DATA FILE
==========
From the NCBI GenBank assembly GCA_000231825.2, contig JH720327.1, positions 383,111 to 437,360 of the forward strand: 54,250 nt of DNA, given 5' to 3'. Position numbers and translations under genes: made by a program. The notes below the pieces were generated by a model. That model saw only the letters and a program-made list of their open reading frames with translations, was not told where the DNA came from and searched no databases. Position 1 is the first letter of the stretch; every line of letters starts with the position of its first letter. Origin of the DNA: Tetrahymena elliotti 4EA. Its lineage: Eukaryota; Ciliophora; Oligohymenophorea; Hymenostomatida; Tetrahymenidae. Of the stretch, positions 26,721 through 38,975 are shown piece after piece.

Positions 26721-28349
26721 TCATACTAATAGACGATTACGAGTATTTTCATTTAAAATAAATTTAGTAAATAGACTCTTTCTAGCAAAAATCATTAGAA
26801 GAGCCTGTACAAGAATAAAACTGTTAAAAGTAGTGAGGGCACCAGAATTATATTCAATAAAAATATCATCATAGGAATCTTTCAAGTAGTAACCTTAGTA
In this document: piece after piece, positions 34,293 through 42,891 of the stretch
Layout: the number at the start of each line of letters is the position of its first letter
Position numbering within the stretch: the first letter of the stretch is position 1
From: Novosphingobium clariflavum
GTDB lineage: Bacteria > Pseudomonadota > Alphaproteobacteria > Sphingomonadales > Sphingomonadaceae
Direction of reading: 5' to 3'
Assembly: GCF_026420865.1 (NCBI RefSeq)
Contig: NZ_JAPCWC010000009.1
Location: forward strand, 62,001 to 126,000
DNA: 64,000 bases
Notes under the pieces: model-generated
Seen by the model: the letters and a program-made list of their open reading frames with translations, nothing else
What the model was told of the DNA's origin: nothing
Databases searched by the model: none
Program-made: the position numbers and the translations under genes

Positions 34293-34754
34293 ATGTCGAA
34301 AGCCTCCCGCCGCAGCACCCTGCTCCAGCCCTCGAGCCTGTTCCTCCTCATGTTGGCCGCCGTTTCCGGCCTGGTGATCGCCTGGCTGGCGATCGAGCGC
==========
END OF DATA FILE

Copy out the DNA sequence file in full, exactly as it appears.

From the NCBI GenBank assembly GCA_000231825.2, contig JH720327.1, positions 383,111 to 437,360 of the forward strand: 54,250 nt of DNA, given 5' to 3'. Position numbers and translations under genes: made by a program. The notes below the pieces were generated by a model. That model saw only the letters and a program-made list of their open reading frames with translations, was not told where the DNA came from and searched no databases. Position 1 is the first letter of the stretch; every line of letters starts with the position of its first letter. Origin of the DNA: Tetrahymena elliotti 4EA. Its lineage: Eukaryota; Ciliophora; Oligohymenophorea; Hymenostomatida; Tetrahymenidae. Of the stretch, positions 26,721 through 38,975 are shown piece after piece.

Positions 26721-28349
26721 TCATACTAATAGACGATTACGAGTATTTTCATTTAAAATAAATTTAGTAAATAGACTCTTTCTAGCAAAAATCATTAGAA
26801 GAGCCTGTACAAGAATAAAACTGTTAAAAGTAGTGAGGGCACCAGAATTATATTCAATAAAAATATCATCATAGGAATCTTTCAAGTAGTAACCTTAGTA
In this document: piece after piece, positions 34,293 through 42,891 of the stretch
Layout: the number at the start of each line of letters is the position of its first letter
Position numbering within the stretch: the first letter of the stretch is position 1
From: Novosphingobium clariflavum
GTDB lineage: Bacteria > Pseudomonadota > Alphaproteobacteria > Sphingomonadales > Sphingomonadaceae
Direction of reading: 5' to 3'
Assembly: GCF_026420865.1 (NCBI RefSeq)
Contig: NZ_JAPCWC010000009.1
Location: forward strand, 62,001 to 126,000
DNA: 64,000 bases
Notes under the pieces: model-generated
Seen by the model: the letters and a program-made list of their open reading frames with translations, nothing else
What the model was told of the DNA's origin: nothing
Databases searched by the model: none
Program-made: the position numbers and the translations under genes

Positions 34293-34754
34293 ATGTCGAA
34301 AGCCTCCCGCCGCAGCACCCTGCTCCAGCCCTCGAGCCTGTTCCTCCTCATGTTGGCCGCCGTTTCCGGCCTGGTGATCGCCTGGCTGGCGATCGAGCGC